Great Futures Start Here.

Club Impact 

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Hope Kenyon has been a member of the Roosevelt Club for five years. The Club helped her through a very difficult time in her life. The staff and fellow members helped bring her out of the shell she had created for herself and showed her how to push through trials in a positive way. Hope is committed to helping others and to volunteering in the Club and community and was recently recognized by the NAACP with the Talia Ewing Youth Service Award. She has been accepted at St. Cloud State University and will start in the fall of 2016, pursuing a criminal justice degree.

Before Dorian Shimabukuro-King found the Boys & Girls Club, he had difficulty making friends and “fitting in.” At the Club, Dorian found a safe place where he could easily make friends, because it was a place where differences were celebrated. Club staff taught him how to positively deal with stressful situations at school, and they helped him build confidence in himself. Dorian has learned from the Club how to set a good example for other Club members by staying positive, active, healthy and drug-free. After Dorian graduates from Sauk Rapids-Rice High School in May of 2016, he plans to attend post-secondary school to enter the field of animation.

Ekram Ayanle has been a member of the Southside Club for 10 years. Throughout her membership, she has participated in many programs including Torch Club, SMART Girls, Keystone and Junior Staff. But Academic Success programs have made the biggest impact on her life. Ekram has spent hundreds and hundreds of hours in the Learning Center doing her homework. She is thankful the Club worked closely with her parents to help her understand the importance of education. Ekram will graduate from Apollo High School in May 2016 and hopes to attend College of St. Benedict in the fall, majoring in English with plans to attend law school after graduation.

James Johnson, Jr. has been a member of the Boys & Girls Club since he was six years old, and it has played a vital role in his personal and academic development. Over the years, James has participated in many of the program offerings, including Goals for Graduation, Money Matters, Power Hour and SMART Moves. These programs prepared him for the world of work, the value of saving and taught him the importance of post-secondary education. He also participated in Torch and Keystone Clubs and provided service to the Club and community. Through these programs, he developed strong relationships with both staff and other members. James will graduate from the Area Learning Center in May 2016 and plans to attend the University of Minnesota to become an anesthesiologist.

Charity Modi says that the place she calls home is truly the Southside Boys & Girls Club, where she has been a member for nearly nine years. The members are like her brothers and sisters, the staff are like aunts and uncles, and the unit director has been a parental figure to her. At the Club, Charity has learned leadership skills, confidence, self-respect and how to help others. The staff at the Club have been her motivators to succeed in school and to make good choices in every aspect of her life. Over the past few years, Charity has developed into a positive role model for other kids as a Hip Hop Moves junior staff teacher and as a community volunteer. She is determined to make her life count as she brings a voice to issues such as child hunger, homelessness and bullying. Upon her graduation from St. Cloud Tech High School in June 2015, she plans to attend Concordia University to pursue a law degree.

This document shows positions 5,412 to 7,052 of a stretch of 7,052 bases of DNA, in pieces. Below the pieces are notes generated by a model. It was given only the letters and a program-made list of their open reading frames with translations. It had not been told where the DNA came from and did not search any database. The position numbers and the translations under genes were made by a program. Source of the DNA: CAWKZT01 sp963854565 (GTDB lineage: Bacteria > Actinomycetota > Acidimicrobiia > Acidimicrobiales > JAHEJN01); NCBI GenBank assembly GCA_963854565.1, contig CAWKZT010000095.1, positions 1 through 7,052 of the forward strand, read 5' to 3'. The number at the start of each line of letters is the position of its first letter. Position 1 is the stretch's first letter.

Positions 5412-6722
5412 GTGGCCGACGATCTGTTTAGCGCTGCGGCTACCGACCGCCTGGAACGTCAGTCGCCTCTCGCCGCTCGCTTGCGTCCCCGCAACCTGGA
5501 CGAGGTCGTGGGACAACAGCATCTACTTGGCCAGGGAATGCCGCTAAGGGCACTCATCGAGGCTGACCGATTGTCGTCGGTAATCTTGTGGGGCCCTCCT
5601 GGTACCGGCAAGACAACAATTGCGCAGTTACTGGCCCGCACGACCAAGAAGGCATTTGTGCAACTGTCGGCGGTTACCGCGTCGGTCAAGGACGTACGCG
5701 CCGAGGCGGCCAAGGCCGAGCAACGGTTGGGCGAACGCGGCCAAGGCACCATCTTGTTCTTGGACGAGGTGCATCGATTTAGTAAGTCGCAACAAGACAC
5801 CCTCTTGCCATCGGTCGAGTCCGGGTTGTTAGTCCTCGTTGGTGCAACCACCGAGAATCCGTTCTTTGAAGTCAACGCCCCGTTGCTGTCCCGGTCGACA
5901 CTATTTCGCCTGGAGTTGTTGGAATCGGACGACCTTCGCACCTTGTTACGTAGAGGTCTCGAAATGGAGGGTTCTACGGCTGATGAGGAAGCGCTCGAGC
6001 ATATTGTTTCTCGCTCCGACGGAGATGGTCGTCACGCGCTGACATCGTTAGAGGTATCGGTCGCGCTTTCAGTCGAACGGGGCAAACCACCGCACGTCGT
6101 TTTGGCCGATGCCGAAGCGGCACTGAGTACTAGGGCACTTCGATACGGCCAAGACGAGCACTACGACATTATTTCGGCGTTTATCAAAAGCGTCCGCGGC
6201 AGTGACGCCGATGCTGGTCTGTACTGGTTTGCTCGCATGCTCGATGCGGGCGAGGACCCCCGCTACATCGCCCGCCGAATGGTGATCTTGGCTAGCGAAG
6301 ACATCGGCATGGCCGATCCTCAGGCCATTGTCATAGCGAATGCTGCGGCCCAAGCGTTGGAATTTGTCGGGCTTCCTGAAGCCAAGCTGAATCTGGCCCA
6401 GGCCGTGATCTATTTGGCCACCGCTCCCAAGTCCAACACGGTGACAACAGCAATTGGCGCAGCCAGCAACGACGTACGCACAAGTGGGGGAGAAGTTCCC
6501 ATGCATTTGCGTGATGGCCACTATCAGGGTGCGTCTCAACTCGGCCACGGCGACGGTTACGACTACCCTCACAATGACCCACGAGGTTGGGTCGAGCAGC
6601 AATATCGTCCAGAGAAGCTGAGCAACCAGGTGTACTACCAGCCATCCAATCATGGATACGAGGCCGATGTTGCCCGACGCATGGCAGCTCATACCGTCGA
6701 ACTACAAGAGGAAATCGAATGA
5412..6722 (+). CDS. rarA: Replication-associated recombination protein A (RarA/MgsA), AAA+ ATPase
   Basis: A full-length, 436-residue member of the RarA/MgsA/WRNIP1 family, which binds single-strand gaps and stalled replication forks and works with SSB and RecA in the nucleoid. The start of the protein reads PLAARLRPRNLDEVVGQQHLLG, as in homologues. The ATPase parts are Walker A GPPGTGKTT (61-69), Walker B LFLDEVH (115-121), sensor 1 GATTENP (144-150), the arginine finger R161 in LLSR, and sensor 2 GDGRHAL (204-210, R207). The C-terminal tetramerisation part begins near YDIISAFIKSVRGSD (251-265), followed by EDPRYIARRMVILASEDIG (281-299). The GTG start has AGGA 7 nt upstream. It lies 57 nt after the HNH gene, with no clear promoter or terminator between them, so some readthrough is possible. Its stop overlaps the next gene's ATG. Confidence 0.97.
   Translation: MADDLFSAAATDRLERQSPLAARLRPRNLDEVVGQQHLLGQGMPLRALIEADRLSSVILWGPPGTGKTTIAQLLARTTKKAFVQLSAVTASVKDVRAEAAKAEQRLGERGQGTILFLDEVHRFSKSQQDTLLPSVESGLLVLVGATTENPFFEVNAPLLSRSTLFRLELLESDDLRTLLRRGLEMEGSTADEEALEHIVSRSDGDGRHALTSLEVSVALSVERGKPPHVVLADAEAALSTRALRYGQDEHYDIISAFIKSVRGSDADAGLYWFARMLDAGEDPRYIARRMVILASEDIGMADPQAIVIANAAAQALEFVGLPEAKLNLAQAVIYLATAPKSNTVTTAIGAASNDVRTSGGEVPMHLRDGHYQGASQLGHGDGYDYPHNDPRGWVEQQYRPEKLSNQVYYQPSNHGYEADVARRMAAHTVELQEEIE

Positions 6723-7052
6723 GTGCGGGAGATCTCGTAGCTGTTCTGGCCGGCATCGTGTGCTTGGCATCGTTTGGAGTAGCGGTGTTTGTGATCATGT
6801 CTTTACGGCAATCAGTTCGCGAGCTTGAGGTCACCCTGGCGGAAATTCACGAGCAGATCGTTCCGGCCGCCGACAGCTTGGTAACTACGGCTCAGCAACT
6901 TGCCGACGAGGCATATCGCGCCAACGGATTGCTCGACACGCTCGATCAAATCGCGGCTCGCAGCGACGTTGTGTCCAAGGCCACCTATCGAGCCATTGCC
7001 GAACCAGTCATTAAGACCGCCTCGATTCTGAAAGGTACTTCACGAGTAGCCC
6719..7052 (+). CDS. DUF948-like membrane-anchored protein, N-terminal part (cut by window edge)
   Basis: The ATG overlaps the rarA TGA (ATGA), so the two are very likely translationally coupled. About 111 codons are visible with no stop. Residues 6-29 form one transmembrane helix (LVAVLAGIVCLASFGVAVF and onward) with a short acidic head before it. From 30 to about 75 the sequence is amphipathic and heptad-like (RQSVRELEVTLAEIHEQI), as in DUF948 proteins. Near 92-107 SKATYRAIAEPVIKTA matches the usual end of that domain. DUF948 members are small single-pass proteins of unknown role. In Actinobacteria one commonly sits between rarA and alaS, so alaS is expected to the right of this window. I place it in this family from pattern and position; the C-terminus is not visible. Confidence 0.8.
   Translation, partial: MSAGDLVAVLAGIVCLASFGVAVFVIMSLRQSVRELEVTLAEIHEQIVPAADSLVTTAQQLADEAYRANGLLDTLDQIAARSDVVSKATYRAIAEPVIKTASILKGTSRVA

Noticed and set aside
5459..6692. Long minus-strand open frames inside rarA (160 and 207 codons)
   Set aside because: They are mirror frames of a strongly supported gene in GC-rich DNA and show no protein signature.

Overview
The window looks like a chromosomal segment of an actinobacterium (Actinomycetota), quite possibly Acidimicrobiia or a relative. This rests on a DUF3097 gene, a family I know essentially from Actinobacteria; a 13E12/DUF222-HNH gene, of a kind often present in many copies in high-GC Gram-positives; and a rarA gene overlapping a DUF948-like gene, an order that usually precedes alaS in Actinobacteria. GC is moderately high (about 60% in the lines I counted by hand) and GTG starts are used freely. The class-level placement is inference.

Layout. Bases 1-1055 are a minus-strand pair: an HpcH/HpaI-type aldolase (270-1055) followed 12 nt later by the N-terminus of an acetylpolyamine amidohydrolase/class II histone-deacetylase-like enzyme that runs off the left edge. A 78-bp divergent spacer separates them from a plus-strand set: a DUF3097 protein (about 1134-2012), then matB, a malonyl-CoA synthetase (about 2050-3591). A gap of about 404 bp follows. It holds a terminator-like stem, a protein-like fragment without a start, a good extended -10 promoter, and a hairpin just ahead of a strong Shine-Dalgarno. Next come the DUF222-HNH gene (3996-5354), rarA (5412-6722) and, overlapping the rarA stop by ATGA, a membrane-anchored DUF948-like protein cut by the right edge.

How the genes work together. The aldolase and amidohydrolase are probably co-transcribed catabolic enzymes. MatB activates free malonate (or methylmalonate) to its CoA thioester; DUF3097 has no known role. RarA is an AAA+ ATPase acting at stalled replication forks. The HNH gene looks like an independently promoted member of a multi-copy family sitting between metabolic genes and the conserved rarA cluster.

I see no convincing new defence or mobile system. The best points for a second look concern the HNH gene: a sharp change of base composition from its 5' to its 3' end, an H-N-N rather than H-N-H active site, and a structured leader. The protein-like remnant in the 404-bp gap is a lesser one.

Eastside Youth of the Year Bryan Court received the opportunity to come to the United States from Peru with his aunt and uncle five and a half years ago. When he arrived in St. Cloud, he experienced language and culture barriers that made it even more difficult to transition, given that he had to leave most of his family behind. Thankfully, he found the Eastside Boys & Girls Club. When he walked through the doors of the Club, he immediately felt welcome and at home. The staff helped him learn English and begin to excel in school. Bryan is now an A honor roll student and a proud member of the National Honor Society. He is actively involved in the Club and participates in education and career development programs, Torch and Keystone Club and more. He is deeply involved in the community and volunteers with the Northeast Neighborhood Association, Upward Bound and Kids Against Hunger. Bryan has a strong moral compass and is known affectionately by his friends as the “Peruvian Dr. Phil,” because he is always able to give them great advice on how to do “what’s right.” Bryan is a senior at Apollo High School and hopes to attend St. John’s University for a degree in computer engineering.

“Character is like a key. The better it is the more doors you can open.” This is the motto created by Tech High School senior Jerry Akubue. This once self-described “shy kid in the corner” is now a confident young man who is comfortable in his own skin. After suffering a great loss in his family, Jerry and his siblings were introduced to the Southside Boys & Girls Club through a close family friend. With support from the Club and strong self-determination, Jerry broke out of his shell, started interacting with others, and decided to try new activities. Jerry now tries to be what he calls a “yes man.” Saying yes to things presents a wealth of opportunities. Jerry has become involved in career development programs, he’s won public speaking awards through the Tech Speech Team, he dabbles in hip hop dance and performing arts through GREAT Theatre, and volunteers with Habitat for Humanity and Kids Against Hunger. When Jerry graduates in May, he plans to attend MN State University at Mankato to pursue his dream of becoming a physician.